Review: Dead Until Dark, by Charlaine Harris

Dead Until Dark
Charlaine Harris
2008 – this edition
Ace Books
ISBN: 978-0-44101-699-0 (paperback) and 978-1-42816-086-6 (audiobook)
292 pages; 9 hours, 26 minutes

Dead Until Dark is the first novel in Charlaine Harris’ Southern Vampire Mysteries. You might be familiar with the HBO series based on these books, True Blood. I’m not (yet) a True Blood watcher, and I’m new to the Sookie Stackhouse universe, but ho boy, am I hooked.

I started off listening to Dead Until Dark as an audio book while on a road trip, and finished the story with the paperback when we got home. Of the audio book, let me say that I loved the narrator, Joanna Parker. She had the perfect Southern drawl and the pacing and phrasing I’m accustomed to hearing down here. Not everyone can pull this off, so kudos to Ms. Parker; she voices Sookie quite well. I wasn’t as fond of her portrayals of the male characters, but, since this is Sookie’s story and is told from her point of view, it works.

I know that these are, in addition to being paranormal stories, mysteries, but between you, me, and the Internet, I’m not a big reader of mysteries–my teenage Agathe Christie binge aside, they don’t usually grab me. Dead Until Dark is definitely a mystery, but for me, that aspect took a back seat to the supernatural parts. Good for me, though I’m not sure how an avid mystery reader might react.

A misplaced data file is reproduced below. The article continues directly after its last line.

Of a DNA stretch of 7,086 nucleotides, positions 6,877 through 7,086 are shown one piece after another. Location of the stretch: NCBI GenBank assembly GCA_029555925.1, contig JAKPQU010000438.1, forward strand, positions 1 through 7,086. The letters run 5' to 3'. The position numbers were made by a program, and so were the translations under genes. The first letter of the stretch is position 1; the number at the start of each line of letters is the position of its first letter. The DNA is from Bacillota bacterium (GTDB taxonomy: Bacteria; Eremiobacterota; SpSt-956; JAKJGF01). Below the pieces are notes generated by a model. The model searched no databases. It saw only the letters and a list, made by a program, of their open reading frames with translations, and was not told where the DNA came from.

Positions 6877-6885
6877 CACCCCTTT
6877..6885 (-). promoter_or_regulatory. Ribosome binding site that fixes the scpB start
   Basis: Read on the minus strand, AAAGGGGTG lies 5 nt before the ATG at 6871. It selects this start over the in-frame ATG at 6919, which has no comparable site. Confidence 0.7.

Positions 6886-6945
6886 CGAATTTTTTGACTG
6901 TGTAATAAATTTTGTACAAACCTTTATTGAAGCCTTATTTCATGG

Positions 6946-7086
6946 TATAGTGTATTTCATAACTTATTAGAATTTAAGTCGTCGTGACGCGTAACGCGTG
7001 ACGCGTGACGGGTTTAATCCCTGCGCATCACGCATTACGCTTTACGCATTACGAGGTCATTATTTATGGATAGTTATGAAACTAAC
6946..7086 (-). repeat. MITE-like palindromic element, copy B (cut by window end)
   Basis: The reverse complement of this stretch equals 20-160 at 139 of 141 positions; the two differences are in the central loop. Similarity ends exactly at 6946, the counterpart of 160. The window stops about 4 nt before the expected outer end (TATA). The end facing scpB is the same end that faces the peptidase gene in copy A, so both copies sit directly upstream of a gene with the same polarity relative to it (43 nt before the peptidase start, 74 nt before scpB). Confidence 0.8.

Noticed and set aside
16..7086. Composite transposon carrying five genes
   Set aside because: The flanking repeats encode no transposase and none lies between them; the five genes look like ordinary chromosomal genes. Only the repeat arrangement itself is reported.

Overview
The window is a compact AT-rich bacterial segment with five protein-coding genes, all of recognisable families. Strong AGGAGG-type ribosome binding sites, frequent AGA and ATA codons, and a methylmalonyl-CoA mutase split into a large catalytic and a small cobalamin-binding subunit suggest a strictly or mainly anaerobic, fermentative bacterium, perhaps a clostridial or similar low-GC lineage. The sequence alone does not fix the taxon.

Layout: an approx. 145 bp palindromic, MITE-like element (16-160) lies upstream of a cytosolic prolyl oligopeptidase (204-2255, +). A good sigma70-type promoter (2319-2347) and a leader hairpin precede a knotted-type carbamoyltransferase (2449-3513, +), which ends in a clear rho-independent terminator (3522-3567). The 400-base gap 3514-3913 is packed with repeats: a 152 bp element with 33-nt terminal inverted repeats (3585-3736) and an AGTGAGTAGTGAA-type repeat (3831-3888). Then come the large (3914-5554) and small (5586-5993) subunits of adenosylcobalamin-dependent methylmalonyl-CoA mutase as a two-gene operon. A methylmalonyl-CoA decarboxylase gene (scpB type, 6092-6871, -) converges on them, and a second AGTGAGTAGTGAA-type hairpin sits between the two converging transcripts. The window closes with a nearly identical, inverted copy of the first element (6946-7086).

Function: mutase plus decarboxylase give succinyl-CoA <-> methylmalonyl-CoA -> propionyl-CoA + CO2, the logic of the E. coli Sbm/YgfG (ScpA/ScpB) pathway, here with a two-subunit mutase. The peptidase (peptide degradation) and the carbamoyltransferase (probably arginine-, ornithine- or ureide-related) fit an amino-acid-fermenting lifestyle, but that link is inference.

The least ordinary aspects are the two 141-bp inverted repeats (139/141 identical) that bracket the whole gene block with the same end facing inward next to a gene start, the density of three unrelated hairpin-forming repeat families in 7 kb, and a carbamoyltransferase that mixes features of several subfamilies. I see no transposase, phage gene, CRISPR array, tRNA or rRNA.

I really, really enjoy Sookie’s voice in this series. She’s old enough to know who she is and have a set idea of what is right or wrong, but not so old that she’s set in her ways and unable to adapt the events she finds herself in. I love the fact that she considers her telepathy a disability, and that she’s quite firm in her belief that it is a defect. It is a skill that so many people would, hypothetically, love to have, but we learn from the get go that she doesn’t want it, doesn’t want the potential to have power over others, doesn’t want to know everybody’s secrets. This makes her hugely appealing. I’m a sucker for a protagonist who doesn’t want the power they have. I don’t generally relate to the power-hungry.

I very much appreciate, too, that Sookie’s first instinct is to do the right thing, be it helping a friend out, accommodating family, or helping someone desperately in need of help. She does these things because they are the right thing to do, not because she expects recompense or attention–and she manages not to be sanctimonious about it. She hates to complain, doesn’t whine, and moves forward. It’s just what she does, and it becomes clear that this nose to the grindstone, no nonsense outlook is a defining trait of hers. it is a familiar ethic, one I associate with my blue-collar and working-class family members.